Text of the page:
“No one should be in any doubt about the International Olympic Committee’s policy of following all issues in sport, be they good or bad,” he said. “The challenges over doping, injuries and welfare currently in the spotlight are damaging to the credibility of [the Olympic disciplines] of jumping, eventing and dressage. Currently the endurance part of the FEI family is putting their security at risk. Endurance is letting the family down, and that cannot continue.”

The FEI also voted to create an “Olympic council” to promote equestrianism. Fourteen IOC members with known horse interests—including former FEI president HRH The Princess Royal—will be invited to join it.

“I cannot be our only gateway to the IOC,” Haya said. The FEI presidency does not automatically bestow IOC membership, and the FEI 2014 General Assembly has been rescheduled to take place after the December IOC session discussing the future Olympic program.

“Equestrian is not being targeted, but we need to watch the working groups, and then if there is work to be done we must do it and not hope it will all blow over,” said Princess Haya.

She also said that “we might need to be brave enough” to consider format changes and the possibility of truncating team competitions in favor of devoting more of the rider quota to the individual. Other possibilities to deliver cost effectiveness to the IOC might include formalizing an official carrier for the transport of horses, and for the FEI to provide the footings and jumps.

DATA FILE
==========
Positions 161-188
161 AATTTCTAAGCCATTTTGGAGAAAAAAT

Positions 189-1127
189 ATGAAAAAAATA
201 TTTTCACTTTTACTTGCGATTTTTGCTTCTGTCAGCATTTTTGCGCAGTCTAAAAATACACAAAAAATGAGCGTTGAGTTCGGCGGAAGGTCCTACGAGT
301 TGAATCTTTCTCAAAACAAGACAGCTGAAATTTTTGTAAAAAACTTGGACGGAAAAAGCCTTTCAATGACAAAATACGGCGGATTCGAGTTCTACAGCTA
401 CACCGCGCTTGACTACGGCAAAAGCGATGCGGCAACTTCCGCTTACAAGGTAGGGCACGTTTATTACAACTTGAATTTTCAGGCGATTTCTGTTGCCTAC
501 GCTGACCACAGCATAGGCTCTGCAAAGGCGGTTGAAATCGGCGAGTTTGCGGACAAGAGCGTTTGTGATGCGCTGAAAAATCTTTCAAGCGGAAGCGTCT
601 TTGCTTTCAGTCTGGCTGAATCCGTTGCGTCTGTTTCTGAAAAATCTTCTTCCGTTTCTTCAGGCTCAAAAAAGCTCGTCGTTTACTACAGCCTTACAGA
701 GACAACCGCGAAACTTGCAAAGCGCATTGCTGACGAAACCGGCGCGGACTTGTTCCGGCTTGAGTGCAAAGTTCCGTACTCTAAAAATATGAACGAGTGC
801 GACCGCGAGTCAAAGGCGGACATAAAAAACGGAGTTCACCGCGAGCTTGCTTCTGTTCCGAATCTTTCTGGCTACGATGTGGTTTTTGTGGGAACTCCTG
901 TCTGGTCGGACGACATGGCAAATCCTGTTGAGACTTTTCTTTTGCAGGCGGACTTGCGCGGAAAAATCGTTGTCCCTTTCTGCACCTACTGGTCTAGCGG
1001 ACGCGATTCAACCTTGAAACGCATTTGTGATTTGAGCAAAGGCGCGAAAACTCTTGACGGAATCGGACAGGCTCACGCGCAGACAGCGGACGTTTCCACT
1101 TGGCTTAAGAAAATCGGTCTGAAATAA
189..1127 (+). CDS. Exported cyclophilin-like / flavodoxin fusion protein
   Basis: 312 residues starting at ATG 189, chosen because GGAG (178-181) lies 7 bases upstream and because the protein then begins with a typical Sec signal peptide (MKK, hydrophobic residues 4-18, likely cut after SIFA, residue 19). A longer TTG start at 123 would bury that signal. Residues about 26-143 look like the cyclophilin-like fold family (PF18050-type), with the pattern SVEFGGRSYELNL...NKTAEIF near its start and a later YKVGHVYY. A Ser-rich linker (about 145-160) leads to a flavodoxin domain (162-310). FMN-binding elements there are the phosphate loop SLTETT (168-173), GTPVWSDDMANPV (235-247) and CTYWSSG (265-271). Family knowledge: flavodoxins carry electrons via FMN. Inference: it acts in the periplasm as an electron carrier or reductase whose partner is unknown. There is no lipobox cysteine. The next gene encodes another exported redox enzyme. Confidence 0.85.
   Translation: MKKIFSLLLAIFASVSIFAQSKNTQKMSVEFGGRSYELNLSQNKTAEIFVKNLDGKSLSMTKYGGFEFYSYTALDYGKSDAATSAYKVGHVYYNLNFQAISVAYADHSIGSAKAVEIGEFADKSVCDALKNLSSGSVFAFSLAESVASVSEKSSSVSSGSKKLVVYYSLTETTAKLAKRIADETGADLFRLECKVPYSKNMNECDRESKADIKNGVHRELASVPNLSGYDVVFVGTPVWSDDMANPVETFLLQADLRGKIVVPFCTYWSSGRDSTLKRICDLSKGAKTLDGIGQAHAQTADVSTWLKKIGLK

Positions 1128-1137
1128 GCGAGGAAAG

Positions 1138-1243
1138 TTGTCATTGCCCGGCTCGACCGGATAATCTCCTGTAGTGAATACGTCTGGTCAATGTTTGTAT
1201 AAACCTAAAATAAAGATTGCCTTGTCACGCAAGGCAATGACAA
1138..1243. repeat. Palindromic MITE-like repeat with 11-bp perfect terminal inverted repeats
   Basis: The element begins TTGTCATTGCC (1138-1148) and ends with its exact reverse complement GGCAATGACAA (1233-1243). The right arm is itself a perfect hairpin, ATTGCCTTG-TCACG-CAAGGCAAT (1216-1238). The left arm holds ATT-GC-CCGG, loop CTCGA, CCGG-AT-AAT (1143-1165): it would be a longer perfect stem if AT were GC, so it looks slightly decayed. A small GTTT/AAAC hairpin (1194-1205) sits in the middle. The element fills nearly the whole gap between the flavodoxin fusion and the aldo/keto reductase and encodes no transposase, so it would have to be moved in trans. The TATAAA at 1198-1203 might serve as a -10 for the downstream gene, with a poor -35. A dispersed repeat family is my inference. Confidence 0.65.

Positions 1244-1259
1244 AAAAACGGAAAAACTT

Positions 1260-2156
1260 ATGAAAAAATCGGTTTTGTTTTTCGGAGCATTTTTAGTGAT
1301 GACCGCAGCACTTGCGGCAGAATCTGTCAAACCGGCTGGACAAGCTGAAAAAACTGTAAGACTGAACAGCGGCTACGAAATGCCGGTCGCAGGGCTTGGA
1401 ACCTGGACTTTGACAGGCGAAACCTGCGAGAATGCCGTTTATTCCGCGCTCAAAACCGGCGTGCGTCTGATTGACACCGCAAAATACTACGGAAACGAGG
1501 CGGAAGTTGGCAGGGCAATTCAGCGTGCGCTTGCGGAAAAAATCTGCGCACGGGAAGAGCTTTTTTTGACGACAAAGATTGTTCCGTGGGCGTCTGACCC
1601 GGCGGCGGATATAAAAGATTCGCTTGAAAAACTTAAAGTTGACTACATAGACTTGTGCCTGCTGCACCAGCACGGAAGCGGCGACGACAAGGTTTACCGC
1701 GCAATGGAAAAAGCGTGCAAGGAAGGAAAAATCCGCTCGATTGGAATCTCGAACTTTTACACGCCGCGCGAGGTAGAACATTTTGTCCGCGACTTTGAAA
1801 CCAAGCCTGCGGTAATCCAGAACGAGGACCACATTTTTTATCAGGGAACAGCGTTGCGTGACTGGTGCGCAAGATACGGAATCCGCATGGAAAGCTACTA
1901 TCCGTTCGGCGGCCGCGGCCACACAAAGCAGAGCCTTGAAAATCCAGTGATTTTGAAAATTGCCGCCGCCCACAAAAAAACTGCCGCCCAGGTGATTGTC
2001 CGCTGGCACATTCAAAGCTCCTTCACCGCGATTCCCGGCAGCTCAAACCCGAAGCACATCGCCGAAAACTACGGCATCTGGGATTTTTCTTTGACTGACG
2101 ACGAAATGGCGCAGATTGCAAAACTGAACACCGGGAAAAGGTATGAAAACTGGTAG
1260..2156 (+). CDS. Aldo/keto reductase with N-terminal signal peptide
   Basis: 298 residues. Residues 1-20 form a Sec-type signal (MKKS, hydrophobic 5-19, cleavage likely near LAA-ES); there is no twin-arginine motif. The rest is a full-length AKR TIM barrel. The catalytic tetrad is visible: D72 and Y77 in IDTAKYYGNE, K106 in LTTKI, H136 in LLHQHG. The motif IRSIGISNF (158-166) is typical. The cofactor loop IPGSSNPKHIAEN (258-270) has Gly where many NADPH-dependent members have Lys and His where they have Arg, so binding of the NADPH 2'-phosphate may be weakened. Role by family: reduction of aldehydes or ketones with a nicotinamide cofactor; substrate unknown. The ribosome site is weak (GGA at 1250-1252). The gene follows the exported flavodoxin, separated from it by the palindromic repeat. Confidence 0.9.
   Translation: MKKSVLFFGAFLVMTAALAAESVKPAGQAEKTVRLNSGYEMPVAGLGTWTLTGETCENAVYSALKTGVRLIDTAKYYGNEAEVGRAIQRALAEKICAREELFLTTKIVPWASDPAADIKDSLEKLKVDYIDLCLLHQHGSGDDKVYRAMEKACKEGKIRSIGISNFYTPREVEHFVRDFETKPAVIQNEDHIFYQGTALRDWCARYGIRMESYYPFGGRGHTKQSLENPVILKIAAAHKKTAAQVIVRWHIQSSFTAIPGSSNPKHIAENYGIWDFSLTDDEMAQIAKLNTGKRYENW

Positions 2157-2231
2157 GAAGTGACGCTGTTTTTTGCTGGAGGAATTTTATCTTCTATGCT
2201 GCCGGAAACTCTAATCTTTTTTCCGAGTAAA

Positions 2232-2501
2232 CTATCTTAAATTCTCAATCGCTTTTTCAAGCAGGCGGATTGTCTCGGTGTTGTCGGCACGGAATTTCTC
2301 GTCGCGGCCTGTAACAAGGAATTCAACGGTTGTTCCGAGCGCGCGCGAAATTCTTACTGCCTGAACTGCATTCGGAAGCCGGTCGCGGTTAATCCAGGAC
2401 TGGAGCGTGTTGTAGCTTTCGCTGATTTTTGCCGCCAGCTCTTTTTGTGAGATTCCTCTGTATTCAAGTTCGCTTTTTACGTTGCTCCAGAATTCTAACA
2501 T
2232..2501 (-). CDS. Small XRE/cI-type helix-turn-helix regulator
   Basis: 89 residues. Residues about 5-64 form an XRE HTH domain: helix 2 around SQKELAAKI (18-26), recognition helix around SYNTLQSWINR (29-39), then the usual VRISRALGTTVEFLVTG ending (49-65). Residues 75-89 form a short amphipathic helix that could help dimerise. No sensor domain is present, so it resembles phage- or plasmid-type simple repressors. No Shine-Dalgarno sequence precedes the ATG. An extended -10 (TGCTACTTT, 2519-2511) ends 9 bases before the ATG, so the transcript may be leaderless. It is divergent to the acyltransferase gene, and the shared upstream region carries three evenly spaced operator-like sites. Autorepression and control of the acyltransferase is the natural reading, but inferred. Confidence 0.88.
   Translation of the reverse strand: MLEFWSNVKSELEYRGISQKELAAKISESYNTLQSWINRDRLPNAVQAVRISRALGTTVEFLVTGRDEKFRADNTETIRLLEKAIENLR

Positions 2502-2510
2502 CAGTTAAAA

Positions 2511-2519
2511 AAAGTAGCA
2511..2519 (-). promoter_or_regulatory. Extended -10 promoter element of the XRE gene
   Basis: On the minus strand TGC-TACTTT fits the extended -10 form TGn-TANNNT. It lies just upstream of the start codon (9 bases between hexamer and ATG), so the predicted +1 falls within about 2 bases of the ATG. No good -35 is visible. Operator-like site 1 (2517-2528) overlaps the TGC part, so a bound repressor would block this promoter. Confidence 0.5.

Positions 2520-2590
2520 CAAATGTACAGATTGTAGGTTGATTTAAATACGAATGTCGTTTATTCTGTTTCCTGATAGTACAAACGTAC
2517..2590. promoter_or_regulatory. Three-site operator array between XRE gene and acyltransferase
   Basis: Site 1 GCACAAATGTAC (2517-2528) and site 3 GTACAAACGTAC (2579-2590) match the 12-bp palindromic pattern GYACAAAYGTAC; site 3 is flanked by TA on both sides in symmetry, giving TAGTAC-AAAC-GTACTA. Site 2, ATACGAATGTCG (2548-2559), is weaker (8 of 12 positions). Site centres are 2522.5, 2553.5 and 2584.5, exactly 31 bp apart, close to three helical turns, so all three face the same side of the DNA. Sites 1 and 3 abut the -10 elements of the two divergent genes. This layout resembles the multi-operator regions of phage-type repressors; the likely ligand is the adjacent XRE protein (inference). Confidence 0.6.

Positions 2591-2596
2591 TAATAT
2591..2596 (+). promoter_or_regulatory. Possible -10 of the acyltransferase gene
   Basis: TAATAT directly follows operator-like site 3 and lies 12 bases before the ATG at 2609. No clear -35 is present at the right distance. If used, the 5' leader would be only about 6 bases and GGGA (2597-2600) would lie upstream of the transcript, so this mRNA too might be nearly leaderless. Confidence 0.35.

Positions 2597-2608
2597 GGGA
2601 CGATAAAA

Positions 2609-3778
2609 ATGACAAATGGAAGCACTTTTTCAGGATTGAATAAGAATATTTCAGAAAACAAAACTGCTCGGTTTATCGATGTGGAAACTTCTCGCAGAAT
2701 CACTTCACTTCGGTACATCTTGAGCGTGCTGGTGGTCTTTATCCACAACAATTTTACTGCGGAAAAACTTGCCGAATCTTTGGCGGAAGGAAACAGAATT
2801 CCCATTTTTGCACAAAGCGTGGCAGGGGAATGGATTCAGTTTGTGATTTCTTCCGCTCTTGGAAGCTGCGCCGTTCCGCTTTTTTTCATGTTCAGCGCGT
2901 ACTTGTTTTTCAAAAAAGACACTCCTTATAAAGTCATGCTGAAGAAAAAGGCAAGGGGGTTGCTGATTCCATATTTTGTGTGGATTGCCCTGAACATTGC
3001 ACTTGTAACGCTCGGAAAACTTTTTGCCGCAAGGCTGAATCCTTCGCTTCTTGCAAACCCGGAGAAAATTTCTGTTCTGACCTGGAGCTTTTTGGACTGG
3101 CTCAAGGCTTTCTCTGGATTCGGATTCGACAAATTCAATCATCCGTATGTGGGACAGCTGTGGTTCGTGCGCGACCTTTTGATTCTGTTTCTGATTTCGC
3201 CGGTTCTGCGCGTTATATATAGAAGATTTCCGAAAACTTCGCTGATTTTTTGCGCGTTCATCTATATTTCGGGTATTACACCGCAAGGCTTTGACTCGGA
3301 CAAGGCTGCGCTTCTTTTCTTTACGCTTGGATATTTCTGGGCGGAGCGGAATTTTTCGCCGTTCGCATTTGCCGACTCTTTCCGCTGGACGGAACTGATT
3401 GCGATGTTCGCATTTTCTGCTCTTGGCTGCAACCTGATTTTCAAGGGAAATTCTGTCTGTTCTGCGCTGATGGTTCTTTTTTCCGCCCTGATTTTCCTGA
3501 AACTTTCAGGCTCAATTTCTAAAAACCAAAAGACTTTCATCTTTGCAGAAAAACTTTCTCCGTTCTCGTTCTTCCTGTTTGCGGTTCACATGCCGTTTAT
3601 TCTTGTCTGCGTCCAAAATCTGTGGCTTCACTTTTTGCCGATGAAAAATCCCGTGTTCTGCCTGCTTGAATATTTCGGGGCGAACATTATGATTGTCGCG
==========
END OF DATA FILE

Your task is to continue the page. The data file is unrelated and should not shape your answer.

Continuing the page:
Implementing Endurance Reform

Consideration of the final 41 recommendations from the Endurance Strategic Planning Group was the main focus of the second day of the Sports Forum. Some new rules will be applied as soon as June, subject to FEI bureau ratification.

A late addition included a new tier of penalty points—resulting in bans—for riders of horses that are “catastrophically” injured, i.e. killed, in competition or repeatedly eliminated for lameness, plus longer enforced lay-offs. However, no one explained any mechanism to stop riders from simply running a horse in a national ride while it was “resting” from FEI.

Juliette Mallison, the veteran four-star judge from Germany, felt this was the wrong approach. “I don’t think the sanctions for catastrophic injuries are sufficient,” she said. “I would like to see suspension of six months for rider and trainer for a broken leg or if the horse dies on course. We have tried the welfare approach, and it doesn’t work. We have to hit them where it hurts most, and that is their pockets.”

However, Endurance Committee Chairman Brian Sheahan replied that you had to allow for genuine accidents.

“There has been a great deal of debate on this,” he said. “Sometimes accidents occur—that’s why the penalty was not put on the first occurrence. But if it happens twice [with the same rider], then something has got to be really wrong.”

Many have argued there was nothing wrong with the existing endurance rules; they just needed to be applied, especially in the Middle East where officials and veterinarians invariably work for Dubai ruler Sheikh Mohammed bin Rashid Al Maktoum and other major participants and have been accused of turning a blind eye.